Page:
The Good Samaritan (1988)

The Good Samaritan        Sermon from November 12, 1988

Luke 10:27-35

One of the nice things about being in a Church which repeats the same scripture readings year after year is that we have the chance to increase our understanding of some of Christ’s teachings. We can grow in our knowledge of one aspect of what the Son of God taught. We dip deeper and deeper into the mind of Christ which indeed is a deep well which overflows into eternal life.

The story of the Good Samaritan is one of the best known parables which Jesus told. The implications of this story are accepted by religions which reject the Lordship and divine nature of Jesus Christ. There are several clear teachings from the story.

I would also like for you today to think more deeply into the story.

The lawyer who comes to Jesus, comes not to find eternal life but to test Jesus. The lawyer does indeed ask Jesus how to inherit eternal life, but he hopes that Jesus will say something wrong so that he can accuse Jesus of heresy.

Jesus embarrasses the lawyer. Jesus asks the lawyer, “What does the law say?” The lawyer answers, “To love God and to love the neighbor.”

Jesus then tell him to obey the law and he will have eternal life.

Now the lawyer is embarrassed. He knew the answer to his own question, but Jesus made it look like even the lawyer needs to learn something. But the lawyer was not seeking information from Jesus, but that is exactly how Jesus treated his question. He was made to look bad, so now he really presses Jesus. I can almost hear him say, “All right wise guy, so who is my neighbor?” His question carries with it the more devious statement, “Surely you are not telling me to love these Romans who are oppressing God’s people, or those despicable tax collectors, or those non-believing Samaritans?”

But Jesus indeed is calling us to shape ourselves into the image of God. Jesus is telling us to become compassionate and merciful as God is who bestows gifts even on the sinner. God calls us to be loving and merciful beings with hearts of compassion for the suffering and needy. We are to be willing to interrupt our lives, risk embarrassment, to share our blessings with those in need.

Blessed are the merciful for they shall be shown mercy.

To love our neighbors, means that we seek the good of our neighbors in the same way that we seek good for ourselves. Take all the zeal, all the ingenuity, all the perseverance which you use to get good for yourself, and seek your neighbor’s well being.

Do you seek to satisfy your own hunger? Then with similar urgency feed your neighbor. Do you try to keep us with the latest fashions? Then equally seek to clothe the naked. In your own home, do you strive to keep up with the Joneses? Then also seek to provide shelter for your homeless neighbor. To you seek out companionship and social gatherings so you wont be lonely? Then visit the sick and imprisoned to meet their needs. Do I seek to be happy, popular or successful? Then as a Christian, I should apply myself to helping others be happy, well liked and successes.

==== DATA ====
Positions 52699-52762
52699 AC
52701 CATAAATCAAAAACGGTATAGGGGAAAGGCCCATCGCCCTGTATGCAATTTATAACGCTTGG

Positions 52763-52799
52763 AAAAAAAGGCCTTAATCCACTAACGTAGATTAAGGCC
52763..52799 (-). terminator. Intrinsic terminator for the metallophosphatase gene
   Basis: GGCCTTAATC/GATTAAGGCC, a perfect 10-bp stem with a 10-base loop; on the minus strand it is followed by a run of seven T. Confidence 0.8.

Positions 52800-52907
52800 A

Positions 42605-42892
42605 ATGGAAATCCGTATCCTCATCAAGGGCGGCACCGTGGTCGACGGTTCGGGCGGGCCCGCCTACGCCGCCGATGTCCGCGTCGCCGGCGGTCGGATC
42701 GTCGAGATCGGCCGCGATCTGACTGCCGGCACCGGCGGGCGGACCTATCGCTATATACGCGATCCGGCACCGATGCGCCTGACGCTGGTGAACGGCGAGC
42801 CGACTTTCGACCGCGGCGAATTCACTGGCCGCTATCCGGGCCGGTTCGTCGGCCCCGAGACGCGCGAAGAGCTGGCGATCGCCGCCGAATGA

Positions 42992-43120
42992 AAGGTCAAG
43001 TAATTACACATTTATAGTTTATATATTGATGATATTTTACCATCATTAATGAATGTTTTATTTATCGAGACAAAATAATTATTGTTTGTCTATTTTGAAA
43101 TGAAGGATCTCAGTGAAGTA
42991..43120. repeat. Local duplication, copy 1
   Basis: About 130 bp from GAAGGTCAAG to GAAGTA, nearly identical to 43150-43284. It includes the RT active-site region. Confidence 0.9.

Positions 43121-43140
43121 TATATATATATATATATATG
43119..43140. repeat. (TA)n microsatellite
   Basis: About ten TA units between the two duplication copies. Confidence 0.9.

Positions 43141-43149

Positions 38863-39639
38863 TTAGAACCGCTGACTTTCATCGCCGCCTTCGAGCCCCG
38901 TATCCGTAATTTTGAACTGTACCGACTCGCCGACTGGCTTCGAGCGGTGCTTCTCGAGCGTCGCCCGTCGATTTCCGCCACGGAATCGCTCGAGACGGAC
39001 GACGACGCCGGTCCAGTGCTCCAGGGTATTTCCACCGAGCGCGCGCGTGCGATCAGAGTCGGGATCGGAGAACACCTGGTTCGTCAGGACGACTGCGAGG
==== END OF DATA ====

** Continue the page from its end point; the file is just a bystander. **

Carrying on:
Selfishness seeks its own private happiness at the expense of others. Loves seeks its happiness in the happiness of others.

As Jesus told the lawyer, “You go and do likewise.”

Amen.

(see DESIRING GOD, by John Piper, pp 252-257)

Loving God means Entering into Communion with Him

 “He who loves God consciously in his heart is known by God, for to the degree that he receives the love of God consciously in his soul, he truly enters into God’s love. From that time on, such a man never loses an intense longing for the illumination of spiritual knowledge, until he senses its strength in his bones and no longer knows himself, but is completely transformed by the love of God. He is both present in this life and not present in it; still dwelling in the body, he yet  departs from it, as through love he ceaselessly journeys towards God in his soul. His heart now burns constantly with the fire of love and clings to God with an irresistible longing, since he has once and for all transcended self-love in his love for God. As St. Paul writes: ‘If we go out of ourselves, it is because of God; if we are restrained, it is for your sake’ (2 Cor. 5:13)

When a man begins to perceive the love of God in all its richness, he begins also to love his neighbor with spiritual  perception. This is the love of which all the scriptures speak. Friendship after the flesh is very easily destroyed on some slight pretext, since it is not held firm by spiritual perception. But when a person is spiritually awakened, even if something irritates him, the bond of love is not dissolved; rekindling himself with the warmth of the love of God, he quickly recovers himself and with great joy seeks his neighbor’s love, even though he has been gravely wronged or insulted by him. For the sweetness of God completely consumes the bitterness of the quarrel.

No one can love God consciously in his heart unless he has first feared Him with all his heart. Through the action of fear the soul is purified and, as it were, made malleable and so it becomes awakened to the action of love.”    (St. Diadochos of Photiki, The Philokalia, VOL 1, pgs. 256-257)